Do you think we musicians can do something to attract young generation into the classical music concerts? How will you proceed?

My opinion is that live music concert is a very good means to attract young audiences. It is the same relationship between a match on the central Roland Garros court, and a televised tennis match! Personal experience is the key of pedagogy for adults as well as for children.

Tell us about your creative process. Do you have your favorite piece (written by you), how did you start working on it?

My creative process uses a technical classical language (consonant harmonies), major or minor, strong melodic structure, simple and various rhythms, often using an atonal music system (ex: “Sous un ciel étoilé” for piano). Other music pieces are definitely tonal (“24 préludes”) and convey what is essential to me: the Idea, whether existential, emotional, descriptive, mystic or other….

We, Moving Classics TV, love the combination of classical music with different disciplines: music and painting and cinematography, music and digital art, music and poetry. What do you think about these combinations?

I do like the association of music and poetry - cf “Leopoldine” for piano and soprano based on the verses of Victor Hugo, music and littérature - cf “Les lettres de Vincent Van Gogh à son frère Theo” for actor and piano, music and architecture - cf « Un vaisseau de lumière » for trio, about Le Corbusier’s Ronchamp chapel, music and painting - cf my opera « Vincent Van Gogh » on his life. These links between all the arts are very enriching for my creativity !

Can you give some advice for young people who wants to discover classical music for themselves?

It’s not Art which has to seek out the audience, it is the audience which has to come to Art! If the artistic “carthasis” - i.e. the effect of work of art on the public - can be guided by an more enlightened spirit (teacher, speaker, art critic and others), this catharsis must take place in the most personal and individual manner as possible deep within the listener/ spectator.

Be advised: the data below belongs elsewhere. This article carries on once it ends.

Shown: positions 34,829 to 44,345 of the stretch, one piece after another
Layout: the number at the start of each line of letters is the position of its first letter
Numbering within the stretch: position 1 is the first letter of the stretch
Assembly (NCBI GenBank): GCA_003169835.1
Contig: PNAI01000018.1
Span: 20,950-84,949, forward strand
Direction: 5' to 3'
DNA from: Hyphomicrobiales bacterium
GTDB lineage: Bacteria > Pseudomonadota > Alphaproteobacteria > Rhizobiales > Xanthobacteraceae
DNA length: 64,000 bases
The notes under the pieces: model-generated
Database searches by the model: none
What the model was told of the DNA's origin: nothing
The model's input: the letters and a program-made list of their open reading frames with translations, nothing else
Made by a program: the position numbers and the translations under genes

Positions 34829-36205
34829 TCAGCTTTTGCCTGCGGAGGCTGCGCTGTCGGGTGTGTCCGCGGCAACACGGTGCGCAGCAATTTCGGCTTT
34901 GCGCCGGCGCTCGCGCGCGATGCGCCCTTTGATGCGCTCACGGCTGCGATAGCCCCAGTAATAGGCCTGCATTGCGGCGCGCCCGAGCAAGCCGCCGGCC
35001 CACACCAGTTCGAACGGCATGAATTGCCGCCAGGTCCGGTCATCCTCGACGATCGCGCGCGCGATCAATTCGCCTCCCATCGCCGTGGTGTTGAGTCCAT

Now it is common practice in the media to talk that the classical music is getting into the consumption business, do you agree? We are speaking about the supply and demand rules and how to sell your “product” in your case your compositions. How do you see it?

For the composer, it’s all about the question of his musical career. The career must be the consequence of his work. The use of music by businesses can be beneficial (CD, movies) as well as detrimental (advertising). In this regard, French copyright is well protected by the SACEM (Société des Auteurs Compositeurs et Editeurs de Musique). The composer is free to choose among the various vectors to commercialize his work.

Do you have expectations what regards your listeners, your audience?

I consider that writing music is not primarily intended for the audience. It is the composer’s inner need to address himself to his Muse, music! A composer worthy of the name must not use the music but serve it as closely as possible through his work. Unfortunately, the listener most often does not judge the music score but rather the musician who is performing it. The composer who does not play his own music is practically unknown to the general public….!

What projects are coming up? Do you experiment in your projects?

My upcoming projects are the creation in Paris of my 13 pieces for piano, called “les Vitraux de Saint Maximin de Metz” on stained glass windows by Jean Cocteau and if possible, the creation of my 3 act opera “ Vincent Van Gogh”.